Julie Richard | Sculpture Journal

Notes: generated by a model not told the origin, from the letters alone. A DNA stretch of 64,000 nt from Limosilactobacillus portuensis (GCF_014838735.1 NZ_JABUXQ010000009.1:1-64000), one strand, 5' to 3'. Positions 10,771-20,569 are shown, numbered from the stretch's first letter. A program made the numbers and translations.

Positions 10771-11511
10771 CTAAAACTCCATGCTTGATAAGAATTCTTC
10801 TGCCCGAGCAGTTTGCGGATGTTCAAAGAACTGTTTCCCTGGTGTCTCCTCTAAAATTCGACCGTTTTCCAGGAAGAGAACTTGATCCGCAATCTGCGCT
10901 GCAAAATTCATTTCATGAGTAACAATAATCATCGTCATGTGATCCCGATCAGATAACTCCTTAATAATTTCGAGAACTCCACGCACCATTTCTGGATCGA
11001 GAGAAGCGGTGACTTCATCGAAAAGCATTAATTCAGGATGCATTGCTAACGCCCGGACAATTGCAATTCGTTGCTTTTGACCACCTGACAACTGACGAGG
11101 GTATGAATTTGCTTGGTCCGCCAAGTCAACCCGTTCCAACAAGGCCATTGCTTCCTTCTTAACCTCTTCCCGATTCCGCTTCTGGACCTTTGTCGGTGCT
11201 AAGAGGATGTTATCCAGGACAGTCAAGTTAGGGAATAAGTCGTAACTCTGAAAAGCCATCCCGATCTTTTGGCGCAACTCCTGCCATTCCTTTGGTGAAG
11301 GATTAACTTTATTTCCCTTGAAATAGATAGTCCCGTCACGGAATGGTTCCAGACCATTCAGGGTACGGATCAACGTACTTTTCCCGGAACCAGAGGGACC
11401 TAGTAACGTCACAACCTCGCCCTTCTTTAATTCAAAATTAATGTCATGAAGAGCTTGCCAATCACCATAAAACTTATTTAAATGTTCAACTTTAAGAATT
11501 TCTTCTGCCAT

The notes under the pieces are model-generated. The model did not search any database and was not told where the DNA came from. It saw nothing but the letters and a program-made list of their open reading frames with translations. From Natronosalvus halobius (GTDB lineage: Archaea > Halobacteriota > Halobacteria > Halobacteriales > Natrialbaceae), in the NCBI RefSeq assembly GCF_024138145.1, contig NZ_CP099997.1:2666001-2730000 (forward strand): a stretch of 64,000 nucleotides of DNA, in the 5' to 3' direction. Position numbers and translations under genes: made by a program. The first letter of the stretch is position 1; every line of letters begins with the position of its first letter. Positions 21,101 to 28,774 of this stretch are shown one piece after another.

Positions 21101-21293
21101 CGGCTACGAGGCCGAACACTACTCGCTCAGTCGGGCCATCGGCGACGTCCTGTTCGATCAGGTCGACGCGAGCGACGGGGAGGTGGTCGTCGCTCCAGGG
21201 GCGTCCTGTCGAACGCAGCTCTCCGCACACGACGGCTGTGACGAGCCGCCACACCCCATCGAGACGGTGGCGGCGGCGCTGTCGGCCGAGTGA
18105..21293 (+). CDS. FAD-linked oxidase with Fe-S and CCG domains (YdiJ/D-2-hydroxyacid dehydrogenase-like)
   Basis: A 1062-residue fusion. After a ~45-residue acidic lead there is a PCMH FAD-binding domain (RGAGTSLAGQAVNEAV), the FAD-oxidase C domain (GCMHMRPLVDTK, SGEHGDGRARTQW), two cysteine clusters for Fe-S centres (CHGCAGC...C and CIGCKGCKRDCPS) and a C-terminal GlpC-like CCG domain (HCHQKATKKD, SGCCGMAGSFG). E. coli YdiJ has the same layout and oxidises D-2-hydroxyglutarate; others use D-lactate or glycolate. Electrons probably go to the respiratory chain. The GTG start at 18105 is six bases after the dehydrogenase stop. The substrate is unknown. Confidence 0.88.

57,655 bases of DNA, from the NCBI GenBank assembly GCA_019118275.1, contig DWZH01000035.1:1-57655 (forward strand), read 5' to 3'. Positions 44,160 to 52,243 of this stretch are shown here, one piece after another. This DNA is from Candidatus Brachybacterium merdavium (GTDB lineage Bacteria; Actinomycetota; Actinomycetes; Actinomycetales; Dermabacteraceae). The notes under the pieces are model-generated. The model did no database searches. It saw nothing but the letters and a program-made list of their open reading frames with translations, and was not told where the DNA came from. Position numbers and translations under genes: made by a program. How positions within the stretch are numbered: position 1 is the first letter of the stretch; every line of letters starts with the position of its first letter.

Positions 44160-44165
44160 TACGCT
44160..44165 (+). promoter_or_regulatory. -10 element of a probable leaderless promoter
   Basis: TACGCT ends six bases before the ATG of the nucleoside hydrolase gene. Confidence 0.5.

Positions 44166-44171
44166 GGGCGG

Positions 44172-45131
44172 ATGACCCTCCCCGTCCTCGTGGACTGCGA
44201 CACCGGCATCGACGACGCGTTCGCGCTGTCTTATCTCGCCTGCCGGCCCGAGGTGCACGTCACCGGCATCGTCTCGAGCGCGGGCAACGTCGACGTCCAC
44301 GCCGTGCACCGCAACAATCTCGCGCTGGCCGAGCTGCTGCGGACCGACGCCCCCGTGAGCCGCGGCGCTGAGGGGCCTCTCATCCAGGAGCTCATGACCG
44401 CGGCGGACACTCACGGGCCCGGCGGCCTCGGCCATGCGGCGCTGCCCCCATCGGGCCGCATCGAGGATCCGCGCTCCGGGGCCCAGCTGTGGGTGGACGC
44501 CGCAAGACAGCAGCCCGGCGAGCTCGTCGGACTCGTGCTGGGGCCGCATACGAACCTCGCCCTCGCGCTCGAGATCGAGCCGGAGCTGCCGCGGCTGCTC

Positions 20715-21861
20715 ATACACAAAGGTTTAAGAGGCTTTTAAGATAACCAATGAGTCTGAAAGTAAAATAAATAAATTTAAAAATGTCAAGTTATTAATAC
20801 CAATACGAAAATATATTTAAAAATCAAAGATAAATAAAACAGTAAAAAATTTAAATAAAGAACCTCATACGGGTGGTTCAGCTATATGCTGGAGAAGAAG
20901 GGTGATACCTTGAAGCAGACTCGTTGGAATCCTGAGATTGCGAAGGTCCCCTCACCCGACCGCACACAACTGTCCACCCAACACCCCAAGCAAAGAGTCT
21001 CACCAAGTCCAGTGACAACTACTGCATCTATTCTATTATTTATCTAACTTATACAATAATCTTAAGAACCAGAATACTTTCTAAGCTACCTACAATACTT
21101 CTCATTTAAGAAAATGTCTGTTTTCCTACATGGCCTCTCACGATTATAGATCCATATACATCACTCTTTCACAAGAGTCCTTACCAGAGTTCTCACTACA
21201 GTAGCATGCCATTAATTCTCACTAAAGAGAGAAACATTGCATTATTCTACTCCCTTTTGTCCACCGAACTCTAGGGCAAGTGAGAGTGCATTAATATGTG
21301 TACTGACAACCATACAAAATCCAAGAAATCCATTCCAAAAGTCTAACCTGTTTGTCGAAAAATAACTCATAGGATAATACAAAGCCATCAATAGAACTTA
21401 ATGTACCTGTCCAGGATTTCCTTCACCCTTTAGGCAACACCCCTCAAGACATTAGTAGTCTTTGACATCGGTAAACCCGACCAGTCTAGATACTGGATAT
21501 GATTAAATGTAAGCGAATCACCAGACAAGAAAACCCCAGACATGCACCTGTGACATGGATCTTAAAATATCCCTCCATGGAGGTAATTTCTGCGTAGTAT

This article studies the ‘portrait-dolls’ of the French-Russian artist Marie Vassilieff, active in Paris between the world wars. She made puppets that represented many famous artists of the École de Paris during the interwar period, many of which were presented in several exhibitions, many organized by her patron, the French fashion designer Paul Poiret (1879–1944). The article argues that Vassilieff created a new genre of portrait sculpture, which functioned as effigies, mementoes and decorative artefacts for the interwar Parisian avant-garde. Her portrait-dolls belong to the history of avant-garde puppets and marionettes, used in the performances of Sophie Taeuber-Arp and Hannah Höch among others, but also served a primitivist interest in the magical and uncanny character of figurative toys.